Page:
Chemotherapeutic agents produce from numerous sources such as animals, plants and micro-organisms are derived from the natural products. Although the existing therapeutic pipeline lacks fungal-derived metabolites, but hundreds of secondary metabolites derived from fungi are known to be possible chemotherapies. Over the past three decades, several secondary metabolites such as flavonoids, alkaloids, phenolic and polyketides have been developed by Saccharomyces cerevisiae species with exciting activities that considered valued for the growth of new chemotherapeutic agents. Many secondary metabolites are protective compounds which prevent abiotic and biotic stresses, i.e. predation, infection, drought and ultraviolet. Though not taking part in a living cell’s central metabolism, secondary metabolites play an important role in the function of an organism. Nevertheless, due to slow biomass build-up and inadequate synthesis by the natural host the yield of secondary metabolites is low by direct isolation. A detailed comprehension of biosynthetic pathways for development of secondary metabolites are necessary for S. cerevisiae biotransformation. These metabolites have higher inhibitory effect, specificity among cancer and normal cells, and the mechanism of non-apoptotic cell killing. This study shows the significance of bioactive compounds produced by S. cerevisiae species with their possible activity and value in chemotherapeutic drugs pipeline. The isolation and alteration of these natural secondary metabolites would promote the development of chemotherapeutic drugs.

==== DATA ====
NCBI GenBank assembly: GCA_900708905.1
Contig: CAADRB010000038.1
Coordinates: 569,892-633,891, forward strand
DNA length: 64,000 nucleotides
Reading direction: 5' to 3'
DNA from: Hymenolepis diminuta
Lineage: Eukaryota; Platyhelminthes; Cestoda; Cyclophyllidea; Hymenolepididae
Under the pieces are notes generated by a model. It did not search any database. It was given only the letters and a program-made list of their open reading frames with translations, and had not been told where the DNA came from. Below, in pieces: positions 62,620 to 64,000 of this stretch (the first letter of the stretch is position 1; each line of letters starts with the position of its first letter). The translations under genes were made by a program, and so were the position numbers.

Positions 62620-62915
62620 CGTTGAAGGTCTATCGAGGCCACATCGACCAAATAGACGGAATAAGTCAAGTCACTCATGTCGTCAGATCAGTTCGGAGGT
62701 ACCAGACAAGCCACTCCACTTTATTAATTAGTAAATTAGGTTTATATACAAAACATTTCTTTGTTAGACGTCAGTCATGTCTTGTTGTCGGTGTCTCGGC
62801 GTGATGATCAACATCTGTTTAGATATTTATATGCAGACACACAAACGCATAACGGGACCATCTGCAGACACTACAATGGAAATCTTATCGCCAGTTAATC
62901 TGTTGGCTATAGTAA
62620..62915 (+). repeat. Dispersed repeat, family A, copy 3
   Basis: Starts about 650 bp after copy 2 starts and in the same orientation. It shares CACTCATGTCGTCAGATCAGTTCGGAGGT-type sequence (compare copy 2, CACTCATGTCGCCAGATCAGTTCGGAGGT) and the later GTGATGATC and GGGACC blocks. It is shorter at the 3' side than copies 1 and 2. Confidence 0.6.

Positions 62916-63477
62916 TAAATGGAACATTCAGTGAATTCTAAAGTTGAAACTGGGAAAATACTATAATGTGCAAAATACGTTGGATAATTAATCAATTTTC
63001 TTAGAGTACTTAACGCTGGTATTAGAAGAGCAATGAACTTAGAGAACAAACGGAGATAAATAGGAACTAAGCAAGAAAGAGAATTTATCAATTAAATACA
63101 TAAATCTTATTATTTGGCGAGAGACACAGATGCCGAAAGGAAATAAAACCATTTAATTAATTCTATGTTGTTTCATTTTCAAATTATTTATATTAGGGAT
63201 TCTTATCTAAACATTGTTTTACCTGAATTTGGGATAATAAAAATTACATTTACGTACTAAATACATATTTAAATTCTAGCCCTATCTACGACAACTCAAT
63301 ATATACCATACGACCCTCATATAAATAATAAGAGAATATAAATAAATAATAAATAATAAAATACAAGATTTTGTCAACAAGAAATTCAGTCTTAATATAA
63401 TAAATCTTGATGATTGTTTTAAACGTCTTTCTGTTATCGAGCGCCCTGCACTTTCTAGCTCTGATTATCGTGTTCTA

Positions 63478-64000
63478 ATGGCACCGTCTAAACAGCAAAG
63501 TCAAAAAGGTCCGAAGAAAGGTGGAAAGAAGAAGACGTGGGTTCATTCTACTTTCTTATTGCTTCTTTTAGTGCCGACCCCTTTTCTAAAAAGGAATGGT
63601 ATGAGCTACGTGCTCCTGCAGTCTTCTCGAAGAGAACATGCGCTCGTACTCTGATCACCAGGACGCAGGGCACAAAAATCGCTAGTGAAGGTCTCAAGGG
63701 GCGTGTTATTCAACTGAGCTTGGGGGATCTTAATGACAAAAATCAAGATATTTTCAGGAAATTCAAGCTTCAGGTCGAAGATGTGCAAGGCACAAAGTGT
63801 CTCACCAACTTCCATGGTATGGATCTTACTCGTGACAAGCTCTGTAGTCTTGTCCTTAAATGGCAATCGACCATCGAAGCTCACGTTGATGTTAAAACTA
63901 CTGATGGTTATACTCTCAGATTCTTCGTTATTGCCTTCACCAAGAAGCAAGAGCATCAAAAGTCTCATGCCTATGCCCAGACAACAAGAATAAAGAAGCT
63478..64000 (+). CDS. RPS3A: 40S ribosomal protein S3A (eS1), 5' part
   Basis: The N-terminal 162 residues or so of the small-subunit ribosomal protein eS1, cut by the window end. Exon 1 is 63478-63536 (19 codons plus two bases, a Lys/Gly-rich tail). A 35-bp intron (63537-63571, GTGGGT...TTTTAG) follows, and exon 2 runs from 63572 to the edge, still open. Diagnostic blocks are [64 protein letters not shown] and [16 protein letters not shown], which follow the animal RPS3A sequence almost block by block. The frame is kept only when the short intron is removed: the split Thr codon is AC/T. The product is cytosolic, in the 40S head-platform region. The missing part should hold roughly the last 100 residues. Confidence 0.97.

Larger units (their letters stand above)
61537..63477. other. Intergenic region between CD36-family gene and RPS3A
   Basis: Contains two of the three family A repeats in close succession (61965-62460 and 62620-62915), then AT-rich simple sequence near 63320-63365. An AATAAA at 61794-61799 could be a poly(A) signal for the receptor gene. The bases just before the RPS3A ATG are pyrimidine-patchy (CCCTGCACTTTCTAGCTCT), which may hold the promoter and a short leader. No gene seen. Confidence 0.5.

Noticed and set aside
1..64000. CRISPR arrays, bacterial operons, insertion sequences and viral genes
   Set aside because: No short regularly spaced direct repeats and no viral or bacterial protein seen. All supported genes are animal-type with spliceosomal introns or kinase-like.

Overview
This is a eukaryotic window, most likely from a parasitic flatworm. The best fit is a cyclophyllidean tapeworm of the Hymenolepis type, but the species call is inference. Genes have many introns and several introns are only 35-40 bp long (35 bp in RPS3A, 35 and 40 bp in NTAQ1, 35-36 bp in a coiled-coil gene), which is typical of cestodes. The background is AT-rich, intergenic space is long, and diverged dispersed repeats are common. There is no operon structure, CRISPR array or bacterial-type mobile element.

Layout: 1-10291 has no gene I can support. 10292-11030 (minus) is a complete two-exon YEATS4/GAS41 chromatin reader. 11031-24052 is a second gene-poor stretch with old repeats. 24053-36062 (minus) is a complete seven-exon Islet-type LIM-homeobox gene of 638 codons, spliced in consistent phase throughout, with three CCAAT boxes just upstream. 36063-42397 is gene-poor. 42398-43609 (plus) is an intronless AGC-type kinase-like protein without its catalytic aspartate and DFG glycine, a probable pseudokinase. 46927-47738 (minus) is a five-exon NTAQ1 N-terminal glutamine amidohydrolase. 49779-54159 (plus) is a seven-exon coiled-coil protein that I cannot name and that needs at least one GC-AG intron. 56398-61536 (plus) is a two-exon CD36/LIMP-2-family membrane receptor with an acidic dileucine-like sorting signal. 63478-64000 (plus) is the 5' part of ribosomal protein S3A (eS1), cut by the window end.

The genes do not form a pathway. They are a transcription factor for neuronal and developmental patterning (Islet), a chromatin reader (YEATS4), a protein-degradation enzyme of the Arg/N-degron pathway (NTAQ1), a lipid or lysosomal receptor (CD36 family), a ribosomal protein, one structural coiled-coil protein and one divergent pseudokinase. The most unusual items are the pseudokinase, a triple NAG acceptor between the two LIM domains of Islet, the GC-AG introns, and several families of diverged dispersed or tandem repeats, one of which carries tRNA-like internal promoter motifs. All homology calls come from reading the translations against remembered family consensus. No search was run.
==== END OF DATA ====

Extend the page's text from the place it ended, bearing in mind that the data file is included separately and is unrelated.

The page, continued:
Part of the book: Saccharomyces